It is clear that increasingly the design motivation for motor vehicle head units has been to provide devices that do all things for all people. Music, yes! Of course! But video too, both for entertainment and practical purposes (eg. for use with a reversing camera). Navigation to get you where you want to go, and hands-free telephone calls.
Sony, of course, does that with the best of them. However with the RSX-GS9 it has gone back to the roots of car stereo, delivering a device designed only for pure, high fidelity audio.
Actually, not just high fidelity, but high resolution. That is, this unit supports such formats as ALAC (Apple Lossless) and FLAC, plus uncompressed (Mac friendly) AIFF and (Windows friendly) WAV. It can handle resolutions up to 24-bits and 192kHz. Plus Sony’s own Direct Stream Digital format. It can play the standard version of this, with 2.8MHz sampling from USB, and both that and the double rate 5.6MHz version when in USB DAC mode. Of course it also plays MP3, WMA and AAC, so your not-so-high resolution audio is fully covered. USB DAC? Yes indeed. We will return to that.
Why high res? Will you get any real advantage out of that in a car? Likely, but if you want to, you’ll need to get some high resolution super tweeters. And indeed a suitable amp, because the RSX-GS9 really is a source device and sound processor only, not an amplifier. Sony provided the high powered XM-GS4 four channel bridgeable power amplifier ($499) and a pair of XS-GS1 super tweeters ($399) – capable of delivering over 40,000 Hertz – to assist with the review. But even if one doubts the sonic advantages, it’s damned convenient because it means that you can play the exact same files that you have in your high-fidelity system at home in your car, without having to convert to MP3. But let’s get into the details.
The RSX-GS9 is a standard DIN-sized head unit (sans amps, as mentioned). But it looks nothing like any head unit you’ve (or we’ve) seen. Instead, once installed it looks like a very classy piece of high fidelity equipment. To the left there’s a simple, single-line alphanumeric display with four small keys underneath. To the right is a 3.5mm auxiliary input, a USB socket and a Micro-B USB socket. In the middle is a large rotary volume control knob with a nicely-lit ring around its base. There are further inputs around the back: another USB (supplied with extension lead) and on the main loom two speaker level inputs for feeding in the output of an existing car stereo. There’s also Bluetooth support, for audio playback, for control and for hands-free phone operation. For the latter purpose a microphone is supplied.
For Bluetooth music playback the standard SBC codec is supported, along with AAC (good news for those who use Apple devices) and LDAC, Sony’s own high bitrate codec. That last should make for improved Bluetooth sound for those with compatible Sony Android phones. Those Android phones supporting AptX – such as my own Samsung Galaxy S6 – will have to make do with the lesser SBC codec. Or connect using the Micro-B USB socket. It is this which provides access to the USB DAC function. You can, in fact, use this with a Mac or Windows computer, but its main use is with Android phones.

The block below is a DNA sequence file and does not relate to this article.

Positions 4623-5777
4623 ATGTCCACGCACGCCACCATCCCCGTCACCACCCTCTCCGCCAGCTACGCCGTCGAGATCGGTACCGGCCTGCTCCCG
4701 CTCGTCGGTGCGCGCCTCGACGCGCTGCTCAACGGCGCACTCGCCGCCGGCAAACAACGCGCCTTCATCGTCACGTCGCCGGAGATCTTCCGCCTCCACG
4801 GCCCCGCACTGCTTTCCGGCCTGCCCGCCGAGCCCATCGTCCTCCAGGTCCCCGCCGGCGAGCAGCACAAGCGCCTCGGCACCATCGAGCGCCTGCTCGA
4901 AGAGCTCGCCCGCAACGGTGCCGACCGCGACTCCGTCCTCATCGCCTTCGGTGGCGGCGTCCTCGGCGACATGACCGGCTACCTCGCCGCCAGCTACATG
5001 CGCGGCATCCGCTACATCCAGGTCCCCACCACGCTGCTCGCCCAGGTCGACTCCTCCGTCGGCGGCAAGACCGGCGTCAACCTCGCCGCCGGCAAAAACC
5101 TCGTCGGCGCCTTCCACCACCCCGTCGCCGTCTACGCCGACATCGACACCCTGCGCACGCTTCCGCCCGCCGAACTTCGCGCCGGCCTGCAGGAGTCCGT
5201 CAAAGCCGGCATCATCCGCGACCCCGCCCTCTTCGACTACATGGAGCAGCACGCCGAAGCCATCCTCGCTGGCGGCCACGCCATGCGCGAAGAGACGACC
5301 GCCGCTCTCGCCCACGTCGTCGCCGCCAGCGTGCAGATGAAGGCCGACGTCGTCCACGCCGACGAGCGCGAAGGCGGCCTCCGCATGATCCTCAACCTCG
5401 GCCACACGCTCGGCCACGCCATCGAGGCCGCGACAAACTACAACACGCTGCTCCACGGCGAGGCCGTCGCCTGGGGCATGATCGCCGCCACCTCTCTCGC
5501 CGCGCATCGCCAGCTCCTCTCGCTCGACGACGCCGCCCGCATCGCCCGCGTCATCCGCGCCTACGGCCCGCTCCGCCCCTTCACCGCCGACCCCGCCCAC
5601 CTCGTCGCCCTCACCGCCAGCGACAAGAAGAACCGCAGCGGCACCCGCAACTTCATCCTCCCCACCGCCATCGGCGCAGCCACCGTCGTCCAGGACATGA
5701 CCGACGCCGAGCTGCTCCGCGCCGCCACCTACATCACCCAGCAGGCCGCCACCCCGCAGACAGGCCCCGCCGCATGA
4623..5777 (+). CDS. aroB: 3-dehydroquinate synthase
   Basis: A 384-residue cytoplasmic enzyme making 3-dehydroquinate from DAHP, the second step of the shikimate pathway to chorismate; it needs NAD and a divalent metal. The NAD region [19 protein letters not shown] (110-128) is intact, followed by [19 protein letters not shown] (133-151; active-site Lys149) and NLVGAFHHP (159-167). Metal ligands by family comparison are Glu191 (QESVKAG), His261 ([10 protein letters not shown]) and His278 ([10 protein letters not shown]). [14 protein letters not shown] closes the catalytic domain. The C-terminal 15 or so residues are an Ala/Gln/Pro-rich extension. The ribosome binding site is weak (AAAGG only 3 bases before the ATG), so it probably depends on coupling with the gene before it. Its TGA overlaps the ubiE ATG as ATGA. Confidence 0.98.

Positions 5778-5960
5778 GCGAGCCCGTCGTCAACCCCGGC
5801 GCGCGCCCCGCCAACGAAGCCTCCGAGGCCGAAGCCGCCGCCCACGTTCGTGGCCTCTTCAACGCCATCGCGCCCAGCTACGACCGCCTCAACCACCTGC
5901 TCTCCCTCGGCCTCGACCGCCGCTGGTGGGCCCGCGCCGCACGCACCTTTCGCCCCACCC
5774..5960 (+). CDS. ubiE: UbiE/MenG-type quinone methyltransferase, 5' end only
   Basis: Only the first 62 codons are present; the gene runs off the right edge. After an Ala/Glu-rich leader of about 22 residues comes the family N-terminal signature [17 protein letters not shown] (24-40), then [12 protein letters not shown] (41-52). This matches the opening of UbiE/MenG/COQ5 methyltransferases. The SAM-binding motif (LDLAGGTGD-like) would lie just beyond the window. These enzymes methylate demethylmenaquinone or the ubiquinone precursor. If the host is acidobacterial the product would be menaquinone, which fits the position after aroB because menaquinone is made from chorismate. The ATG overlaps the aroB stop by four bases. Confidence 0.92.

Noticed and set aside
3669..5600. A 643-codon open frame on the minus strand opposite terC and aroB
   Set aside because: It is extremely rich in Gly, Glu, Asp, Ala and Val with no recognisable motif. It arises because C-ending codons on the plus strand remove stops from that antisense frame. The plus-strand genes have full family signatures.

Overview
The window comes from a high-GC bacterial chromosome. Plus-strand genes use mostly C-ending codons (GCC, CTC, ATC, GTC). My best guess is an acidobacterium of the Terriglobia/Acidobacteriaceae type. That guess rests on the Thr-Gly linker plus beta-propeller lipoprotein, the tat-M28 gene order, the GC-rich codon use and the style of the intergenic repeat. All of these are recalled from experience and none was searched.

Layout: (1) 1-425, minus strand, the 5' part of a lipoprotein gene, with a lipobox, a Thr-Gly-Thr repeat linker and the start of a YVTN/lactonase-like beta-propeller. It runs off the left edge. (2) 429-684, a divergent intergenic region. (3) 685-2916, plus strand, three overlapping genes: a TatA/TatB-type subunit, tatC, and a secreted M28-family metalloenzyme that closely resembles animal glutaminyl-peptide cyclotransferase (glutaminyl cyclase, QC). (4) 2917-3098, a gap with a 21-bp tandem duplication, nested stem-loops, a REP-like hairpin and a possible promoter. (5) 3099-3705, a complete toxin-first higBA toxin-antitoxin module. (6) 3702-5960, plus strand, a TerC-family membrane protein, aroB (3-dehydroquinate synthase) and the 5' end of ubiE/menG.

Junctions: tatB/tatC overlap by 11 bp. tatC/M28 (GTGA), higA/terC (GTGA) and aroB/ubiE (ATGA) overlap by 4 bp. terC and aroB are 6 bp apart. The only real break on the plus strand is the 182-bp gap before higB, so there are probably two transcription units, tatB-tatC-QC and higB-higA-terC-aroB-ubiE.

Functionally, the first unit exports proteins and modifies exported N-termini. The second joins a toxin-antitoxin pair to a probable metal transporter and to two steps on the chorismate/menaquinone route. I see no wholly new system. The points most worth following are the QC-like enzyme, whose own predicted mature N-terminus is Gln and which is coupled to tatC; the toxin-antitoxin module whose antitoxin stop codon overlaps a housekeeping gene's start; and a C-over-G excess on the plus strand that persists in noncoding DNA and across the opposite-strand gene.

The two regular USB sockets support a direct digital feed from iPods and iOS devices in addition to flash memory. The Micro-B USB socket supports a direct digital feed from Android phones. But only Android phones that support On-The-Go (OTG) connections. If you’re unlikely to change phones soon and you’re uncertain, I’d suggest checking compatibility at your local Sony car audio retailer.
Finally, the unit has an FM tuner, but not AM nor DAB+, so your broadcast listening options are limited unless you leave your old car stereo installed, running through this unit’s auxiliary input.
Details, yet more details
The Sony RSX-GS9 is not just a source device, though. It’s a proper car audio front end, needing only plain power amps to complete it. So it has six RCA outputs: two front, two rear and two subwoofer. There is a full set of setup features, such as a 10-band graphic equaliser (with a bunch of presets in addition to your own custom settings); such as a low-pass filter for the subwoofer outputs (which can be set to mono) with eight frequencies from 50 to 250Hz and an adjustable filter slope (12 to 48dB per octave); such as a high-pass filter for the main speakers with similar settings; and such as a time alignment facility. There’s enough there to thoroughly tune the sound for your position in your car. Except, perhaps, for when you’re listening to DSD music. This lacks the full setup for the subwoofer, providing only the option of adding a 150Hz low-pass filter for the subwoofer output.
Now this makes sense. Direct Stream Digital is not an easy format to process digitally. Indeed, studios which use it convert to an extremely high resolution PCM format – DXD – if they do need to do any digital processing, and then convert back afterwards. So the range of digital filters offered for the PCM-based formats (FLAC, ALAC, MP3, etc) can’t be applied to DSD if it is kept ‘pure’ (ie. not converted to PCM). That means that a simple analogue crossover filter is the only option. But what was puzzling was that when I was playing DSD music from USB, it was clear that all the digital processing was working just fine. I could adjust the EQ, or change the time alignment, and the sound would change accordingly. A close examination of the manual revealed what was going on. If you feed in DSD by means of USB storage into one of the standard USB inputs, then it is actually converted to PCM (probably with 176.4kHz sampling), so all the usual processing can be applied. However, if you feed in the DSD via the Micro-B USB socket (ie. the USB DAC input), then it is kept in pure DSD format up until it is converted to analogue.